Nickel and aluminum have been widely used and investigated for a variety of extreme-environment applications, owing to the strongly exothermic mixing of these elemental metals. There is thus an increasing interest in development of nanostructured Ni and Al interfaces for energetic and structural applications that can benefit from the ultrafast initiation of mixing and high kinetic energy dissipation under extreme thermal and mechanical environments. Specifically, while the high speed mechanical impact induced exothermic alloying process is of great importance in the applications such as reactive armor, the chemomechanics underlying the atomistic details of the alloying initiation and propagation have not been established. Such understanding is required in the design of polymer-nanoparticle composites that can effectively dissipate mechanical energy under extreme rates. Here, we employ nonequilibrium molecular dynamics simulations to consider the critical conditions required for impact induced mixing and energy dissipation of Ni and Al nanoparticles. We compare high velocity (km/s) collisions between these particles of 3 nm to 10 nm diameter, and highlight the role of surface faceting in the thermal, chemical and mechanical responses under the high strain rates. These simulations enable predictions of the final adiabatic temperature (1700 to 1900K), which quantifies the extent of kinetic energy release during the reactions. This energy dissipation depends strongly on particle radius and surface roughness, and proceeds over ns timescales. We then show how these computational results directly enable further predictions of how particle oxidation and incorporation within polymers nanocomposites will alter the critical conditions required for full energy dissipation under extreme impact loading.
T7: Poster Session: Nanostructured Materials in Harsh Environments
Thursday AM, December 02, 2010
Exhibition Hall D (Hynes)
9:00 PM - T7.10
Temperature-dependent Mechanical Properties of Polycrystalline Nanomaterials.
Sangil Hyun 1 , Youngho Park 2 , Yongsoo Choi 2 3 Show Abstract
1 , KICET, Seoul Korea (the Republic of), 2 , Hankyung National University, Ansung Korea (the Republic of), 3 , Johns Hopkins University, Baltimore, Maryland, United States
Polycrystalline materials are generally known to have strong dependence of the material properties on their nanoscale morphology such as grain size. For example, silicon carbide, which is widely applied in nuclear reactors as high-temperature structural material, naturally possesses many grains and pores inside. The Hall-Petch effect states that mechanical strength of nanocrystalline materials can substantially vary in the wide range of grain size, which is attributed to the competition between intergranular and intragranular deformations. Thus, it has been pursued to predict the mechanical properties depending on their morphology in systematic manners. In the present work, we employed classical molecular dynamics simulations to investigate the morphology-dependent mechanical properties of polycrystalline silicon carbide, silicon, and copper. The degradation of materials property under high thermal load was investigated particularly in terms of the grain size and shape. It is shown that the Hall-Petch effect can be temperature-dependent. The degradation mechanism was analyzed to suggest optimal microstructures of general polycrystalline materials to improve mechanical performance for high-temperature applications.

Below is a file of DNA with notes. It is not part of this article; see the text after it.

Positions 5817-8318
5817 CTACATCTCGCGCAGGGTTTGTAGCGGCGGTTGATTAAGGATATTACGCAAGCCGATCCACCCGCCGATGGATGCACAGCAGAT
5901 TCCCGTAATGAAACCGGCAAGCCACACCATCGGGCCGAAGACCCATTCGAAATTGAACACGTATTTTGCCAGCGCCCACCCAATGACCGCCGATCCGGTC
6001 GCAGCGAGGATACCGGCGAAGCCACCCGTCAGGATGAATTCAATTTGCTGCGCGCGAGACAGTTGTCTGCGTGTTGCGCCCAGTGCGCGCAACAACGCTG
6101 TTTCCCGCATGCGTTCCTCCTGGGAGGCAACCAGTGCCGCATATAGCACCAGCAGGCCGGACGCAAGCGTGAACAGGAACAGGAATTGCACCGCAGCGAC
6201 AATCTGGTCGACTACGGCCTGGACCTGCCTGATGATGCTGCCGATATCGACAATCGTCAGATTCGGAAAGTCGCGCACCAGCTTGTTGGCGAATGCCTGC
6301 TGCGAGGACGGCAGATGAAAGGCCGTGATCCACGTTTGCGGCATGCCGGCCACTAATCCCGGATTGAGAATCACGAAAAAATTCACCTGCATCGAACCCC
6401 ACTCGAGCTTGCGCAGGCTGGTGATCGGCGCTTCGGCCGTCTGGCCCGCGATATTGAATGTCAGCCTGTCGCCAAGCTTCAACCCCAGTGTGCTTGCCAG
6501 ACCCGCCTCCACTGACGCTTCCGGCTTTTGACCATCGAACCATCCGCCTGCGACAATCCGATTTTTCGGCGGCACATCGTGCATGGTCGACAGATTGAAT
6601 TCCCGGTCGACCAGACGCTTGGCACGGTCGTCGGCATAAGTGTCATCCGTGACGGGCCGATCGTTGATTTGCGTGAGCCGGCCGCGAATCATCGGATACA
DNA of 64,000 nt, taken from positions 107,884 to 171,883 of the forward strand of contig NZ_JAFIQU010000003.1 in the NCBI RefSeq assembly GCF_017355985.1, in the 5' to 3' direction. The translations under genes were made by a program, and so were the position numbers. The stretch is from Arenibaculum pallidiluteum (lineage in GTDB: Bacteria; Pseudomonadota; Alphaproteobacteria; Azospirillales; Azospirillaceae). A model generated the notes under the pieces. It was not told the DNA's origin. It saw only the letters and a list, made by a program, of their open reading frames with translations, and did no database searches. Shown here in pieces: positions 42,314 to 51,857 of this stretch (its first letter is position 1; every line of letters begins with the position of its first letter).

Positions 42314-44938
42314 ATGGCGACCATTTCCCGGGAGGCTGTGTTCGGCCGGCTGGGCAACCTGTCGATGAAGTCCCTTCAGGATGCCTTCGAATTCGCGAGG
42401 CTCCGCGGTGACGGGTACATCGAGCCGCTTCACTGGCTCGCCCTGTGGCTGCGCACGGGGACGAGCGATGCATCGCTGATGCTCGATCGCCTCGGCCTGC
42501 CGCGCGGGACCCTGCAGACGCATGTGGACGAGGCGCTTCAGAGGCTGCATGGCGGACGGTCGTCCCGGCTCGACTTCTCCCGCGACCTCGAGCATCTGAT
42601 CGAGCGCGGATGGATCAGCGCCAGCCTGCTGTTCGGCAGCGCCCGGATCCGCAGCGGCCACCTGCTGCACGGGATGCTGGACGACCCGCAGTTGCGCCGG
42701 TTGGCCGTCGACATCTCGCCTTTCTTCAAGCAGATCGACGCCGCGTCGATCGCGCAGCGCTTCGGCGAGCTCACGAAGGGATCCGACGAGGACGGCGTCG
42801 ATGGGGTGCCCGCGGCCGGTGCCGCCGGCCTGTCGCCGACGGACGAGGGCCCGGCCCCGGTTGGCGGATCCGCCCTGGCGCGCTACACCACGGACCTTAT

9:00 PM - T7.11
The Fabrication and Characterization of Ga2O3/(La,Sr)MnO3 Nanowire Arrays with Excellent High Temperature Stability.
Hui-Jan Lin 1 , Haiyong Gao 1 , Pu-Xian Gao 1 Show Abstract
1 Materials Science and Engineering, University of Connecticut, Storrs, Connecticut, United States
Ga2O3/(La,Sr)MnO3 (LSMO) nanowire arrays have been synthesized on Si substrates. Using carbothermal vapor deposition method, Ga2O3 nanowire arrays have been successfully grown first, through control of temperatures and atmospheres to form different dimensionality and density of Ga2O3 nanowire arrays. Sputtering deposition was used to form mesoporous perovskite LSMO materials on the Ga2O3 nanowire arrays to form Ga2O3/LSMO heterostructured nanowire arrays. X-ray diffraction analysis and electron microscopy were systematically conducted to characterize the core-shell structured nanowires arrays. The newly fabricated Ga2O3/LSMO structure shows an ultra-large surface area per unit volume, but with high thermal stability high temperature, which could be useful in harsh high temperature conditions, such as combustion engine and power plants.
9:00 PM - T7.12
The High Temperature Oxidation Properties of the IN738LC Surface Coated SiO2 Protective Layer by Combustion CVD.
Youngman Kim 1 , Kyoung-Soo Park 1 Show Abstract